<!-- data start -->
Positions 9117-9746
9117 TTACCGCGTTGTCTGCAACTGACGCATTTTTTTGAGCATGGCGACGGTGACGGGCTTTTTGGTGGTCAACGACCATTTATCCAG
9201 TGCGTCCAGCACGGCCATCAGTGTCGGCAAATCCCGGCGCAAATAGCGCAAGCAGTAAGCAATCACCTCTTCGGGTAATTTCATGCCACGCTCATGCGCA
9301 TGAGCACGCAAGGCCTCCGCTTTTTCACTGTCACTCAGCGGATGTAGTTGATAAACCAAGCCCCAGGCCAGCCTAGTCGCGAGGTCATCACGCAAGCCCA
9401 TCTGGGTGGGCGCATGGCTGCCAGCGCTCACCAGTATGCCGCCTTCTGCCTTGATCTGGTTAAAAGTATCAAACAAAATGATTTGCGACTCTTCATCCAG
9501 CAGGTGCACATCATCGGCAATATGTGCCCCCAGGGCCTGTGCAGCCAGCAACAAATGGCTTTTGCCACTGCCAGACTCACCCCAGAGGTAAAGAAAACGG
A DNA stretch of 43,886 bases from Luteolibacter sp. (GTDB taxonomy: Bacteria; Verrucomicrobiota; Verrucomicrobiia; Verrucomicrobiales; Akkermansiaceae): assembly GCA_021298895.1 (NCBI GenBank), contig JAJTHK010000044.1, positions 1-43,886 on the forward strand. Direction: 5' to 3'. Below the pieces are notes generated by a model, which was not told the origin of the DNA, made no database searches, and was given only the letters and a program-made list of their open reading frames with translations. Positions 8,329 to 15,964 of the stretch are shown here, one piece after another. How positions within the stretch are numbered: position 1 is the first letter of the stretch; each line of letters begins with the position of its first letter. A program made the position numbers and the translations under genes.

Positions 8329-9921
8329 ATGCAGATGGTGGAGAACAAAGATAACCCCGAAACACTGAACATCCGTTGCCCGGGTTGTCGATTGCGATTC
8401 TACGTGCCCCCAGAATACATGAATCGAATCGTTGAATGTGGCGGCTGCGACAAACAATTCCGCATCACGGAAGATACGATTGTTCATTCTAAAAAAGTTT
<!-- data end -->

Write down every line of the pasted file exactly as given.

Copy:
Positions 9117-9746
9117 TTACCGCGTTGTCTGCAACTGACGCATTTTTTTGAGCATGGCGACGGTGACGGGCTTTTTGGTGGTCAACGACCATTTATCCAG
9201 TGCGTCCAGCACGGCCATCAGTGTCGGCAAATCCCGGCGCAAATAGCGCAAGCAGTAAGCAATCACCTCTTCGGGTAATTTCATGCCACGCTCATGCGCA
9301 TGAGCACGCAAGGCCTCCGCTTTTTCACTGTCACTCAGCGGATGTAGTTGATAAACCAAGCCCCAGGCCAGCCTAGTCGCGAGGTCATCACGCAAGCCCA
9401 TCTGGGTGGGCGCATGGCTGCCAGCGCTCACCAGTATGCCGCCTTCTGCCTTGATCTGGTTAAAAGTATCAAACAAAATGATTTGCGACTCTTCATCCAG
9501 CAGGTGCACATCATCGGCAATATGTGCCCCCAGGGCCTGTGCAGCCAGCAACAAATGGCTTTTGCCACTGCCAGACTCACCCCAGAGGTAAAGAAAACGG
A DNA stretch of 43,886 bases from Luteolibacter sp. (GTDB taxonomy: Bacteria; Verrucomicrobiota; Verrucomicrobiia; Verrucomicrobiales; Akkermansiaceae): assembly GCA_021298895.1 (NCBI GenBank), contig JAJTHK010000044.1, positions 1-43,886 on the forward strand. Direction: 5' to 3'. Below the pieces are notes generated by a model, which was not told the origin of the DNA, made no database searches, and was given only the letters and a program-made list of their open reading frames with translations. Positions 8,329 to 15,964 of the stretch are shown here, one piece after another. How positions within the stretch are numbered: position 1 is the first letter of the stretch; each line of letters begins with the position of its first letter. A program made the position numbers and the translations under genes.

Positions 8329-9921
8329 ATGCAGATGGTGGAGAACAAAGATAACCCCGAAACACTGAACATCCGTTGCCCGGGTTGTCGATTGCGATTC
8401 TACGTGCCCCCAGAATACATGAATCGAATCGTTGAATGTGGCGGCTGCGACAAACAATTCCGCATCACGGAAGATACGATTGTTCATTCTAAAAAAGTTT